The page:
How People Learn: How to use transfer in teaching

In chapter three of How People Learn the emphasis is on better understanding how transfer works and how one kind of learning can lead to transfer, “defined as the ability to extend what has been learned in one context to new contexts”. (51)  This chapter coupled with Wiggins and McTighe’s paper “Put Understanding First” hit home to me the gap between what we think should happen in classrooms and learning centers around the country to what is really happening.  Wiggins and McTighe’s mission for the long-term purpose of schooling was extremely powerful and was a great explanation of the ideologies of transfer and information literacy.

“The mission of high school is not to cover content, but rather to help learners become more thoughtful about, and productive with, content.  It’s not to help students get good at school, but rather to prepare them for the world beyond school–to enable them to apply what they have learned to issues and problems they will face in the future.”

I love this.  Rereading and typing it gives me chills.  This is definitely what we ought to be doing, so how do we do it?  Reading How We Learn, I get the impression that teaching for transfer (and information literacy) we have to start at the very beginning and continue on throughout all stages of education (something we mentioned in class a few weeks ago).  This isn’t something that can be started in high school on a trial basis.  So, why are we not seeing more of this style of teaching/learning in schools?  It seems that a crucial element of transfer is time.  As noted in How We Learn, “expertise occurs only with major investments of time.” (58)  Covering too many topics in a narrow window of time is not nurturing transfer in students, in fact it seems to push students away from learning.  Now that we are on timelines set by standardized tests, teachers, students and administrators may not feel the freedom to take a slower but more effective path of learning.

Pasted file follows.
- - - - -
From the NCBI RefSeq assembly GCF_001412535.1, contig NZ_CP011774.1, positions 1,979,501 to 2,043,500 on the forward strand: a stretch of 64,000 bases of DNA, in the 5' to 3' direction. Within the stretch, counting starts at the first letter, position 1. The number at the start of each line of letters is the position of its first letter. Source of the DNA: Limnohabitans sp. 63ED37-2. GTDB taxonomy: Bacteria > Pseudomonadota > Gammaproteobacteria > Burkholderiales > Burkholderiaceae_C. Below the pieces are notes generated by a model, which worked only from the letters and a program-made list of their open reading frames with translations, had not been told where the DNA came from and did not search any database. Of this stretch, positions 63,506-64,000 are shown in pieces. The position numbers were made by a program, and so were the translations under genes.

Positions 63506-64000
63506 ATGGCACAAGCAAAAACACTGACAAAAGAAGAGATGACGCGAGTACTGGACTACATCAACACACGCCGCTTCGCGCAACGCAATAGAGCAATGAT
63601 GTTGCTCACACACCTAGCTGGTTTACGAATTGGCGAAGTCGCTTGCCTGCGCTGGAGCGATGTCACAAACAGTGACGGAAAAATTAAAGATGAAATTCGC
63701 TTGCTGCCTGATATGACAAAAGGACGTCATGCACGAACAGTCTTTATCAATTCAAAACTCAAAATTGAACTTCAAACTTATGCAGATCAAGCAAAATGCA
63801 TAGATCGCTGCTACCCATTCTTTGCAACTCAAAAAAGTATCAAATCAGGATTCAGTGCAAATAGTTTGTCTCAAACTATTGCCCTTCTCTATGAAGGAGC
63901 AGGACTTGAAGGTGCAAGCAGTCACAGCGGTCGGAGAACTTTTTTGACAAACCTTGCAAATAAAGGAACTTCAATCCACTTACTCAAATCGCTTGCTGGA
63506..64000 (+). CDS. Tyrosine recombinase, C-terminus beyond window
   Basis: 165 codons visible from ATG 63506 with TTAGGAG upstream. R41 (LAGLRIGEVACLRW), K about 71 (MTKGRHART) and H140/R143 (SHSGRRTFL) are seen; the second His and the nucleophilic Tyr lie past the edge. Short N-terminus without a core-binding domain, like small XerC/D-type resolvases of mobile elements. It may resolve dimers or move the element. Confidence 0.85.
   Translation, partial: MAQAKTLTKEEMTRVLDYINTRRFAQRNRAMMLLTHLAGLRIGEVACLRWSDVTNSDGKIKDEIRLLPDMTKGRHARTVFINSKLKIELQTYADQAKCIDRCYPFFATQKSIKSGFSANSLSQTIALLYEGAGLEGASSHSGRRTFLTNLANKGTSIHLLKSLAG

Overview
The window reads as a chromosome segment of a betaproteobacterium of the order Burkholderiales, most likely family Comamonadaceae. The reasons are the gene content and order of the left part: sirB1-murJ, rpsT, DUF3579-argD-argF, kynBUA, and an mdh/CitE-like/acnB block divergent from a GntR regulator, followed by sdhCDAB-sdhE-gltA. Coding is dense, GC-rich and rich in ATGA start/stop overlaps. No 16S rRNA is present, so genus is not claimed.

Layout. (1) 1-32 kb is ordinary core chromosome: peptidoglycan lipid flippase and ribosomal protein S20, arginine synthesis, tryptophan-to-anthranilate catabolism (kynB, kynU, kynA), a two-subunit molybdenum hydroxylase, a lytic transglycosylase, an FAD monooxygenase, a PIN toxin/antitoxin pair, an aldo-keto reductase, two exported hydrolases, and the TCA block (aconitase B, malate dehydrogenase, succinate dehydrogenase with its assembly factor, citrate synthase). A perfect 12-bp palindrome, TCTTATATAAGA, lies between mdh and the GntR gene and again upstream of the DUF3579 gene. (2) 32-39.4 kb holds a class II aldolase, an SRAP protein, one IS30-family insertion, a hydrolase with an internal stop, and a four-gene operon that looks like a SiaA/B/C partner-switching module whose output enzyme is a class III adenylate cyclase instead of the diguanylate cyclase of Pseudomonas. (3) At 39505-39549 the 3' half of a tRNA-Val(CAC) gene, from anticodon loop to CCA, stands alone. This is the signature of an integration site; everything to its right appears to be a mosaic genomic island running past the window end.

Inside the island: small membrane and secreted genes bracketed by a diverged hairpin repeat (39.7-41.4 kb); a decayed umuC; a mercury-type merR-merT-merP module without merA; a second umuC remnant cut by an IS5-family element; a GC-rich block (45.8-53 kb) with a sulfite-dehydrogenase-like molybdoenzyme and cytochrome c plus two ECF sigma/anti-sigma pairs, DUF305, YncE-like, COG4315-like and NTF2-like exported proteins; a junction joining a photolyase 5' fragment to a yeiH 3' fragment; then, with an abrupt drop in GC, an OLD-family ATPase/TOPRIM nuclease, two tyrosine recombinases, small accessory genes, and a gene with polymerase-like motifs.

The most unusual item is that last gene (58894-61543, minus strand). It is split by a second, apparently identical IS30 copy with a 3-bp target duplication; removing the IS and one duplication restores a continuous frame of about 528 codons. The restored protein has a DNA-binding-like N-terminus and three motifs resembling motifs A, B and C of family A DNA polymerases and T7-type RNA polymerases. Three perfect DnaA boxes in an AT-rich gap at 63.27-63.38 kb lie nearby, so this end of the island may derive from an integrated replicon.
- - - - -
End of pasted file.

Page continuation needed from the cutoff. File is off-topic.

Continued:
How will this trend of teaching without transfer affect my future career as an information professional?  One obvious way is that I will be having to do more instructional librarianship in order to fill in the gaps left by formal education.  Not having an academic background in teaching, this task is a little daunting.  Especially considering how I may not be able to see patrons often enough to effectively teach them.  And given on how nuanced transfer seems to be.  This will make my workshop presentations even more important.

Other aspects of the reading that I found particularly interesting were how transfer and cultural practices affect one another.  The study on topic associative oral styles versus topic centered styles is fascinating, especially how some teachers find one style more worthy than others and may discourage or reinforce it.  This issue could definitely relate to my futureb career.  How would the associative oral style play out in a reference interview?  I would hope that even though I may not be this type of communicator I will still be able to assist someone who is.  If you also found this issue interesting you may enjoy this blog post from Teaching in the Inner City.


About mainvils

I am a first year UMSI graduate student specializing in LIS and Preservation of Information.
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One Response to How People Learn: How to use transfer in teaching

  1. Working with GIS applications in a library, I find that I often have to instruct users in how to use a new kind of software. I want to be able to teach them to use it so that they won’t need my assistance with a similar problem next time, but the problem is that our interactions are usually so short that it is difficult to effectively impart new skills. I agree that it is a daunting task, and hopefully experience will make it easier or give me new ideas for how to effectively transfer skills.

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